In My Library Tote: April Book Reviews and Recommendations

I took an unintentional blog break this week thanks to strep throat, which for some reason has been my nemesis lately. I got it for the first time since childhood at the end of last year, and then again this week. Luckily this time I recognized it right away and went to the doctor, who told me that my tonsils may have to go if I get it again this year. Yikes!

Anyway, I couldn't stay away for long, I had to share my reading round-up for the month of April. Here are my April books--quite a few good ones, I might add.





{On the Come Up by Angie Thomas} The Hate U Give was one of my favorite books I read in 2017, so I wanted to read Angie Thomas’s follow-up novel as soon as I heard of its existence. On the Come Up is about a teenage girl named Bri who is trying to make her dreams of becoming a rapper come true. I adored Bri, and I would have loved to listen to this one on audio to hear her words come off the page. Like The Hate U Give, it made me take a step back and think about the hard things that Bri experiences, but it never felt like Thomas was trying to beat me over the head with her message. Bri felt genuine and flawed, yet still extremely likable. Count me in to read anything else you write, Angie Thomas! My rating: 4/5 stars. 


{There There by Tommy Orange} This is one that kept showing up on my book radar, and after hearing so many good things I knew I had to pick it up. It’s told from the perspective of several characters (so many that I struggled to keep track) and centers around a powwow in Oakland, California. While I did get lost sometimes in the different perspectives, and how they connect (I would have loved a diagram! #nerdalert), that did not take away from the impact of the story. I’m not positive, but I think this is the first book I’ve read by a Native American author, and that in itself is sad. I think he is making a statement by filling his story with so many viewpoints, as if to say that there is not one Native American story. The language is beautiful, and I did get sucked into the character’s lives despite only experiencing them in short snippets. I also loved the section breaks that didn’t come from specific characters, to me they revealed so many thought-provoking insights about the Native American experience from the author. My rating: 4/5 stars.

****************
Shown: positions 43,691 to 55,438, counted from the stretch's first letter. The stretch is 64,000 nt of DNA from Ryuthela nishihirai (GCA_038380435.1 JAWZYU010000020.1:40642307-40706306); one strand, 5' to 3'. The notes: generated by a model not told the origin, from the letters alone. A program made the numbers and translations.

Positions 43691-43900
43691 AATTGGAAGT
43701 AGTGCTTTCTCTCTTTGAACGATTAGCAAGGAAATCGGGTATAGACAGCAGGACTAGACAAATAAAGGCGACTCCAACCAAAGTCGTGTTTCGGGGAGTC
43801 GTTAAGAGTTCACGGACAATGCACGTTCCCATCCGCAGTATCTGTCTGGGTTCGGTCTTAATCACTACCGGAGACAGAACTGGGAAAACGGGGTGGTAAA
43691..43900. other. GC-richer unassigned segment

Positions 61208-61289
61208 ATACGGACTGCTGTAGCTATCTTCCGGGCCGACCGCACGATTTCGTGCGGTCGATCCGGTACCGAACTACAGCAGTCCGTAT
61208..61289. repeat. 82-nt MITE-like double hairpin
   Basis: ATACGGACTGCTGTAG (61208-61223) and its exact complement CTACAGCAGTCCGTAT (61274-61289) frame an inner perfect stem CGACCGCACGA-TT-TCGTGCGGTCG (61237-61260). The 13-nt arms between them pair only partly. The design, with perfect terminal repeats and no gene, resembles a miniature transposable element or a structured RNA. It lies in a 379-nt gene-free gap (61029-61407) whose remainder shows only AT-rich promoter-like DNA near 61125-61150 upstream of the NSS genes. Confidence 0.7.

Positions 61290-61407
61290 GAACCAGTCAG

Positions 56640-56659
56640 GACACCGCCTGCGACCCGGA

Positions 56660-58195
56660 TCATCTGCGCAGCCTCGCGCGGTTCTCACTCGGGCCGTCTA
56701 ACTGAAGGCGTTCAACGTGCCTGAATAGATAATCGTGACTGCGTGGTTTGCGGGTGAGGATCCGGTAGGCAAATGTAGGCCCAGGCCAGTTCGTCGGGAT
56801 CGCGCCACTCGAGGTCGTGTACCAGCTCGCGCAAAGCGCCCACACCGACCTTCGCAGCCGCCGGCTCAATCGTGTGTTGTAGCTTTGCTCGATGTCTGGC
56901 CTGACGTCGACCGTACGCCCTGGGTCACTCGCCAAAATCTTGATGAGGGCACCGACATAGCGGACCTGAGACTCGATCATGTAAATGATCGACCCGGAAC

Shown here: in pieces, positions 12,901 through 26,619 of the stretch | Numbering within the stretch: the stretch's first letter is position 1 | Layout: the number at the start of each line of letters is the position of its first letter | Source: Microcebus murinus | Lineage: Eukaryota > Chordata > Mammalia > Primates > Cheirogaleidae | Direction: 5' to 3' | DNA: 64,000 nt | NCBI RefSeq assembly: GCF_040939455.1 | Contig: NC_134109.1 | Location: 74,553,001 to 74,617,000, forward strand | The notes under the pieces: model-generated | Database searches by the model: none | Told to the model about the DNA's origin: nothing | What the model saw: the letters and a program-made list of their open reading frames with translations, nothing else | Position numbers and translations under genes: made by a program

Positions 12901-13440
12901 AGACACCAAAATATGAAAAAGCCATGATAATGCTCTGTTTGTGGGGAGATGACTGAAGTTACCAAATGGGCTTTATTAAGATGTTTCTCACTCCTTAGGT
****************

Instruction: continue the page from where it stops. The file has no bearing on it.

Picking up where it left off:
{How to be a Happier Parent: Raising a Family, Having a Life, and Loving (Almost) Every Minute by K. J. Dell'Antonia} My goals were parenting-focused last month, so reading a parenting book or two seemed like a no-brainer. I listened on audio, and Dell’Antonia reads it herself which made it even more enjoyable. My only regret is (as always) not having a physical copy in front of me so I could highlight and bookmark all her excellent suggestions. What I liked about this book is the focus on the parents and the common parenting challenges they encounter, such as chores, screen time, homework, and food. Rather than thinking about how to change the child’s behavior around the struggle, she suggests how the parent may be able to approach the situation differently in order to get different results. Realistically, the only behavior we have true power to change is our own, so I appreciated this perspective. Additionally, she provided numerous practical ideas I wanted to implement right away in my own parenting, such as not overcommitting our time when it comes to extracurricular activities, creating a rule about not saying mean things about the food served, and separating chores from allowance. I recommend this parenting book if you’re looking for one. My rating: 4/5 stars.

{Heroine by Mindy McGinnis} In Mickey’s small town, she and the other young women on her winning softball team are treated like minor celebrities. When she, the team’s catcher, and her best friend, the pitcher, are in a car accident, both girls are focused on recovery so that they don’t miss a game. Yet Mickey finds more than just recovery in her pain pill prescription for Oxycontin, and she soon faces a debilitating addiction that she will do anything to cover up. This was extremely hard to read--McGinnis did not spare the details of Mickey’s addition and its aftermath--but at the same time I couldn’t put it down. In this age of the opioid crisis, a book like this is an important way to see just how easily an addiction can begin, even--and especially--in a teen. My rating: 4/5 stars.